Here are some lessons we are learning the hard way:
- There are too many instances of police shootings. The Washington Post has been keeping count: Almost 1,000 this year, and counting. Forty-one involved unarmed black men.
- Policemen too often have to make split-second decisions when they come upon situations, and determine if there are people, including themselves, at risk. Making that decision can be horrendously difficult; and a wrong decision can be lethal, either to themselves, innocent third parties, or to the suspects they encounter.
- Prosecutors are incredibly cautious about second guessing that decision with criminal charges. The latest evidence came Monday in Cleveland, Ohio, where a grand jury decided not to indict the officer who in 2014 shot to death 12-year old Tamir Rice, who was holding a pellet gun. The decision was no surprise: The Cuyahoga County prosecutor had been releasing evidence along the way, outraging Rice’s family.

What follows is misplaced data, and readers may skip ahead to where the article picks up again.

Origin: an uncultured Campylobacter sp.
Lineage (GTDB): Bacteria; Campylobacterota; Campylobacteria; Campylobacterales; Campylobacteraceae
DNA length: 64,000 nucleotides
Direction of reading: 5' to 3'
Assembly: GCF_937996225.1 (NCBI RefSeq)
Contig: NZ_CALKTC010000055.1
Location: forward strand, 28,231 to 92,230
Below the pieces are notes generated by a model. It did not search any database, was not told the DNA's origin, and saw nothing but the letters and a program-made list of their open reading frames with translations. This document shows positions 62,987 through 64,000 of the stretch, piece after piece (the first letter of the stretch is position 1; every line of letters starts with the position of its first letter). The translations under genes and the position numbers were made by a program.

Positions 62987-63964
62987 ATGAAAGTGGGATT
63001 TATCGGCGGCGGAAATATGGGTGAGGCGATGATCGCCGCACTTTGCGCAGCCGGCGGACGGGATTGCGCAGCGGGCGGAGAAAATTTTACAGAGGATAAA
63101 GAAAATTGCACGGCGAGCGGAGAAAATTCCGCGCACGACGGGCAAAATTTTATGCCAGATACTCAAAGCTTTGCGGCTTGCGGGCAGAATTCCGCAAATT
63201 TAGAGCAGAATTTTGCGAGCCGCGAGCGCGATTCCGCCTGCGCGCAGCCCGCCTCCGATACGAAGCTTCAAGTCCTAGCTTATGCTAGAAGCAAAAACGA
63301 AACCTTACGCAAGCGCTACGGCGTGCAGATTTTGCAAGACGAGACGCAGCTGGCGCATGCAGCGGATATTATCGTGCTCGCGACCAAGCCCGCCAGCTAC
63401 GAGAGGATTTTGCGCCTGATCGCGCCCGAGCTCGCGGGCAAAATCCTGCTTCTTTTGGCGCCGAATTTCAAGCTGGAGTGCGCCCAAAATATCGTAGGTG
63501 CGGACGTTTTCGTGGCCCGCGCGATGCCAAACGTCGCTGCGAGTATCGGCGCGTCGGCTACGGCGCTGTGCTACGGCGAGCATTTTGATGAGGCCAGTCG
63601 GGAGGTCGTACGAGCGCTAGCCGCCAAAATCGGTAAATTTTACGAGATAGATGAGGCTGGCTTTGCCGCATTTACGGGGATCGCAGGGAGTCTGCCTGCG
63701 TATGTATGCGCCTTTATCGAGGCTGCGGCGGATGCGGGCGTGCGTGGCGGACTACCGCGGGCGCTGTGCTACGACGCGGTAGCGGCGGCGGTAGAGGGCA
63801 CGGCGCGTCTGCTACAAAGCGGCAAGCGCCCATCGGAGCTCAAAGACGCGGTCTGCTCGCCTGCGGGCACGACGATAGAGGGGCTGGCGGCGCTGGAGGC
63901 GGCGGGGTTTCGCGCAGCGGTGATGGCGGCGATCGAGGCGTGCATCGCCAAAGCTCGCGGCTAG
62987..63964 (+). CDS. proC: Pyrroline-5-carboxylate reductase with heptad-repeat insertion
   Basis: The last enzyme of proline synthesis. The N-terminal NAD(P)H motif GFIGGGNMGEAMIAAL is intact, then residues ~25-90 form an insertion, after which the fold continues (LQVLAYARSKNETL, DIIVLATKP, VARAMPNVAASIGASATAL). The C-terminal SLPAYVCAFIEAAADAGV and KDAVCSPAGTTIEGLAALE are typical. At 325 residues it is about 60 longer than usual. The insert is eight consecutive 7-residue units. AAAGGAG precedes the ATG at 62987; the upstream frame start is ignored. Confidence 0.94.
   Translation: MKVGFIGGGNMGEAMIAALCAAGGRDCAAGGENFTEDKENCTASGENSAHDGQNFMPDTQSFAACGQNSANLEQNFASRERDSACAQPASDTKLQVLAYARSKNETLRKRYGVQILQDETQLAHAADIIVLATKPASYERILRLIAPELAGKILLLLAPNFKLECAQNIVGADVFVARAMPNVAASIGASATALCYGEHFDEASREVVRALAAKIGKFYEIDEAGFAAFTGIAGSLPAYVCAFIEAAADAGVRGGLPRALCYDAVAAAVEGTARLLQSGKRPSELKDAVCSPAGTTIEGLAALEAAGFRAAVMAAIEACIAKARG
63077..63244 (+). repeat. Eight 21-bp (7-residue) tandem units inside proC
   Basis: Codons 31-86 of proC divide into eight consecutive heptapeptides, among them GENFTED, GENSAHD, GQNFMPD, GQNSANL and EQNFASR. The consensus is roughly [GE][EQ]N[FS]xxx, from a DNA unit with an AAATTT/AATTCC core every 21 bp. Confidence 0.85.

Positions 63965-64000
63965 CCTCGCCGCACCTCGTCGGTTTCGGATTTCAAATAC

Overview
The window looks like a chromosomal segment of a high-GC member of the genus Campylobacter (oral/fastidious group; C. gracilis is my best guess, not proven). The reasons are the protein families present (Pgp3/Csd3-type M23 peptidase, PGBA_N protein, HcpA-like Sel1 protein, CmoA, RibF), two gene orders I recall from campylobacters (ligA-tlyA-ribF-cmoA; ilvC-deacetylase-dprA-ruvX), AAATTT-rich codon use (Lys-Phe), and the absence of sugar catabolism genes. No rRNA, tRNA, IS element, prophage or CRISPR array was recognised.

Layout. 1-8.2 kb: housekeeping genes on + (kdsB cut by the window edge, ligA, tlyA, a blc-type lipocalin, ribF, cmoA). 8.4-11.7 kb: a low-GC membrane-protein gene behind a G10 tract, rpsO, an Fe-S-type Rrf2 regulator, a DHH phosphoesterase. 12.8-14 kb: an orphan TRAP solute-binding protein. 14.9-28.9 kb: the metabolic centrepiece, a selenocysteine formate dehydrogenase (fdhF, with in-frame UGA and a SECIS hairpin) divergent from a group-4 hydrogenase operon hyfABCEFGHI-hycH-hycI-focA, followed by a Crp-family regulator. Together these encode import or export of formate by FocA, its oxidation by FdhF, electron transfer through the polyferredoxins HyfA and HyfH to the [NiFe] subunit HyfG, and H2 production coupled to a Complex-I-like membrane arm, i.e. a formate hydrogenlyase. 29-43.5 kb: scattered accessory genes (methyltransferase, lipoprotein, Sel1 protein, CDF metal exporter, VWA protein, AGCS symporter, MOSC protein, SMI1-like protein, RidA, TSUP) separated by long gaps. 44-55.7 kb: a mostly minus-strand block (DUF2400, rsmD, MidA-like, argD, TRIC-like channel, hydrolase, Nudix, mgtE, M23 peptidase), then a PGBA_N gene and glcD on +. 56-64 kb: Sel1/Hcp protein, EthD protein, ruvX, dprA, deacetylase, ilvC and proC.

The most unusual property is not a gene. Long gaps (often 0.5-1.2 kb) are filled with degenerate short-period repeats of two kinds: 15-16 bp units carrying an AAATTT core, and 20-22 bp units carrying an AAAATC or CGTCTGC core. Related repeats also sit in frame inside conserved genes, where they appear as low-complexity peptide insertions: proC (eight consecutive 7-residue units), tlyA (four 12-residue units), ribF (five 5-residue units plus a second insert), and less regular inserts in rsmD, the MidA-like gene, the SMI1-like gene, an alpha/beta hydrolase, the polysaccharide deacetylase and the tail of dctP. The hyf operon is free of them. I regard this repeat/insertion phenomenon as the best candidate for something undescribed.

- We seem to be left, time and again, with the feeling that, as New Republic senior editor Jamil Smith said of the Cleveland shooting: “There are so many ways that this could have not happened.” Too many times, family and friends of victims are left feeling the police “shoot first, ask questions later.”
- Some police advocates justify that approach. But increasingly, there is a search for alternatives. In Chicago alone, police have fatally shot dozens of people in recent years. Just by way of comparison: Could we be more like Iceland? This month that country grieved the first fatal police shooting. Since it became independent. In 1944.